Tennessee: McKenneys and Uhlians

ImageCharles James McKenney arrives with his parents in Chattanooga, Tennessee after the Civil War. His father George soon establishes a “trunk” manufacturing company on 821 Market Street which today is an empty lot next to a Quiznos Sub Shop.

Charles was to marry Emma Sutherland but she died suddenly before the marriage. Her sister began a correspondence with Charles which led to a romance and marriage in 1887. Lyda Mae and CharlesImageare living in Nashville by 1910. Charles gives his occupation as Blacksmith working for the rail road. His son, James Poynter is a mailing clerk at a bank. The Chattanooga trunk company was an expanding company in 1912 so something must have happened with the company after his father dies in 1886. James and Lyda Mae will have four children – Roberta Lee, Myrtie, Osse Anna Eliza and James Poynter born in 1892 who is our direct ancestor.

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Gertrude Uhlian had moved to Nashville, Tennessee from Wartburg, Tennessee by 1900.

Gertrude Uhlian

Gertrude Uhlian

At 20 she marries the handsome James and take up residence in Nashville.

James and Gertrude McKenney

James and Gertrude McKenney

Gertrude’s family the Uhlians had immigrated to Wartburg, Tennessee. The first to arrive was Christian at the ripe old age of 4 in 1845 with his father, Valentine of whom we have no records. Many of the group that arrived via New Orleans was from the town of Igis in the Graubunden region of Switzerland. They were part of a group of German and Swiss immigrants who were recruited by a land speculator named George Gerding. He named this community Wartburg after Luther’s castle residence. Needless to say, most of the immigrant purchasers were Lutheran.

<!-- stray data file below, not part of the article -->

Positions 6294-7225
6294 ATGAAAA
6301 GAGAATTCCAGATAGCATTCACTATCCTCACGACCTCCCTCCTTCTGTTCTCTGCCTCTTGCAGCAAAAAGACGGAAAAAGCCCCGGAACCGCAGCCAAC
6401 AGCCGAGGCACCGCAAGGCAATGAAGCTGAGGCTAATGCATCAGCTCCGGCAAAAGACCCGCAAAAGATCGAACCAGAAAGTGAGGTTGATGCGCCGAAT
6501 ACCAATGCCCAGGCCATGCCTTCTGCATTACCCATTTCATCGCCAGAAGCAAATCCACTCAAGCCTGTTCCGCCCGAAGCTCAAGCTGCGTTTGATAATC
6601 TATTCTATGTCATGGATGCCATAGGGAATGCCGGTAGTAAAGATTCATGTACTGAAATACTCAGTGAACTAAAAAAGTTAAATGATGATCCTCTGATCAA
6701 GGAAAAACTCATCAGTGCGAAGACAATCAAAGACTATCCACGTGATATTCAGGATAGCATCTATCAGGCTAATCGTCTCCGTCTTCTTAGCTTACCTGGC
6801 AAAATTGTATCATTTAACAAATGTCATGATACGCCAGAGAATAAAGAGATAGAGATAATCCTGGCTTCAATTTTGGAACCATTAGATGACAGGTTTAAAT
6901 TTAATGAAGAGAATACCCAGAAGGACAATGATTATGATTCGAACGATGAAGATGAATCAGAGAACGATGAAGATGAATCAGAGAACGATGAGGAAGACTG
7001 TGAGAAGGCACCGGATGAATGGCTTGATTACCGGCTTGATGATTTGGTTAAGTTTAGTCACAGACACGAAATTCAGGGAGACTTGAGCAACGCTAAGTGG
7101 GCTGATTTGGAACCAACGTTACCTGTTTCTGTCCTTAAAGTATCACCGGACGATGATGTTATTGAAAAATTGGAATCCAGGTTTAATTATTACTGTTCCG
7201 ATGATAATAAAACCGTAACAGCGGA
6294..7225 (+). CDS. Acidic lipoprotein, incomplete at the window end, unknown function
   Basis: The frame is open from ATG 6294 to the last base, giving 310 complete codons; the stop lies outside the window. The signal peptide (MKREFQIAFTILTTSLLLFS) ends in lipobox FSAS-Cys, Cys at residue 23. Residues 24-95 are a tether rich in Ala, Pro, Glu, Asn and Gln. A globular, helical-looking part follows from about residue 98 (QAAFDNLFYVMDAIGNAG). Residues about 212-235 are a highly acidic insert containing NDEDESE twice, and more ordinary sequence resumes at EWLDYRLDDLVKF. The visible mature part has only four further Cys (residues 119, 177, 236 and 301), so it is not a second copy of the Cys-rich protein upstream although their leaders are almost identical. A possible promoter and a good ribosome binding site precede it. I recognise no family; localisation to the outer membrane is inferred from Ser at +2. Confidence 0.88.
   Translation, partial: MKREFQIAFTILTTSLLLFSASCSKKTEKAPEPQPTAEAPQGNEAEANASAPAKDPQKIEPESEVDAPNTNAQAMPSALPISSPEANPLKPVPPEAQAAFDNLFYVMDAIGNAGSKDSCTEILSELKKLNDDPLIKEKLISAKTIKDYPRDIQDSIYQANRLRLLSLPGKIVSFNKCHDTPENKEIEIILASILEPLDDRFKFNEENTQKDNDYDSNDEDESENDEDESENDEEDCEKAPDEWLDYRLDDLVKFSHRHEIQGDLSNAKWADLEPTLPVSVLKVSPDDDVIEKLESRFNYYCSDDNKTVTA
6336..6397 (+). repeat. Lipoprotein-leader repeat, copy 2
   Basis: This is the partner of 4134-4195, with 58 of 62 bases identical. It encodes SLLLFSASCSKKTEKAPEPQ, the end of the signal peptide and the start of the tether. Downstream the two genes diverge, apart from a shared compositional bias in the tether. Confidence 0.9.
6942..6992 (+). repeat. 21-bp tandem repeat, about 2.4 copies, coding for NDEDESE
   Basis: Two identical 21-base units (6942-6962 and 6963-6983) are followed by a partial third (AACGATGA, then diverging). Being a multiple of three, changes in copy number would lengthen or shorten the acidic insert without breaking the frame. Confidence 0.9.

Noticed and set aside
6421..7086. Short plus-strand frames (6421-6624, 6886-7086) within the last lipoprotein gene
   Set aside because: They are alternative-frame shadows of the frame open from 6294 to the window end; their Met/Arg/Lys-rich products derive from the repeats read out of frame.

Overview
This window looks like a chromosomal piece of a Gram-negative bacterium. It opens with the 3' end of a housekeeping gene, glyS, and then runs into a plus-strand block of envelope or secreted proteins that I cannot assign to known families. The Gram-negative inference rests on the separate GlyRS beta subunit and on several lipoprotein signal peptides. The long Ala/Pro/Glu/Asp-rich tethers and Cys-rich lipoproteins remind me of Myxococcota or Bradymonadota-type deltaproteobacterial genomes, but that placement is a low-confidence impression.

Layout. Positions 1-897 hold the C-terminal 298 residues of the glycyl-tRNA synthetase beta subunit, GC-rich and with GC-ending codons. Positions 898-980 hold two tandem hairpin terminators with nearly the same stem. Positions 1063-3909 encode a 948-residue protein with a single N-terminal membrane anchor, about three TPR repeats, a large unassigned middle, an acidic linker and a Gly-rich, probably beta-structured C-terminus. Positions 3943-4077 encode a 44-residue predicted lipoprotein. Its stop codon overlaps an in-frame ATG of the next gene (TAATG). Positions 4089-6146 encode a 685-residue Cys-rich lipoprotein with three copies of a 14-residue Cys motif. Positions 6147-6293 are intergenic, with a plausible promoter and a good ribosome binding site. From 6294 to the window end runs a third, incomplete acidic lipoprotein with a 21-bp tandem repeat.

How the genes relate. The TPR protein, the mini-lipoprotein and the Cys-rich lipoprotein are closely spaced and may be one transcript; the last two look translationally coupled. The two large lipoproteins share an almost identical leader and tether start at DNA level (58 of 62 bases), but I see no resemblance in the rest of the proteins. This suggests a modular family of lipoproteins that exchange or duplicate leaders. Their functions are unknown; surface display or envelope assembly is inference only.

Wartburg Church

Wartburg Church

Uhlian House in Nashville

Uhlian House in Nashville

Tourist on the sidewalk in front of the Uhlian House

Tourist on the sidewalk in front of the Uhlian House

Christian marries Lucia Kreis in Wartburg and moves to the Nashville outskirts and by 1900 has established himself as a self-described market farmer on a bluff above the Tennessee River in Nashville. By 1910 he is a “proprietor” with fertile land a mile or two from the center of Nashville. Pictured above is the family home and the limestone wall constructed in front of the property. Much of the farm is now the Nashville water treatment facility. He dies in 1911 and wishes to be known as a gardener.

Christian Uhlian Grave at Mt. Olivet Cemetery in Nashville

Christian Uhlian Grave at Mt. Olivet Cemetery in Nashville

Peggy and I managed to find this marker along with many other of the Uhlians and McKenneys in the Mt. Olivet Cemetery. The place is huge and we were about to give up looking when someone intervened and showed us that were practically standing in the midst of the Uhlians.

Christian and Lucia’s son was also named Christian. He stays with his father as they move to Nashville and assists in the family market farm. He marries Nannie Jenkins who dies at age 30 in 1901 but not before giving birth to five children including Gertrude Uhlian, Peggy’s Grandmother in 1896. Her husband, Christian will also die young in 1913 at the age of 43. His eldest son, Charles continues to run the family farm. By coincidence, the Jenkins family originated in the New England town of Scituate in 1634. A number of the La Porte side also were in Scituate about the same time. The Jenkins family will be explored a bit further since they seem to be the source of some Cherokee ancestry through Yellow Bird Jenkins.

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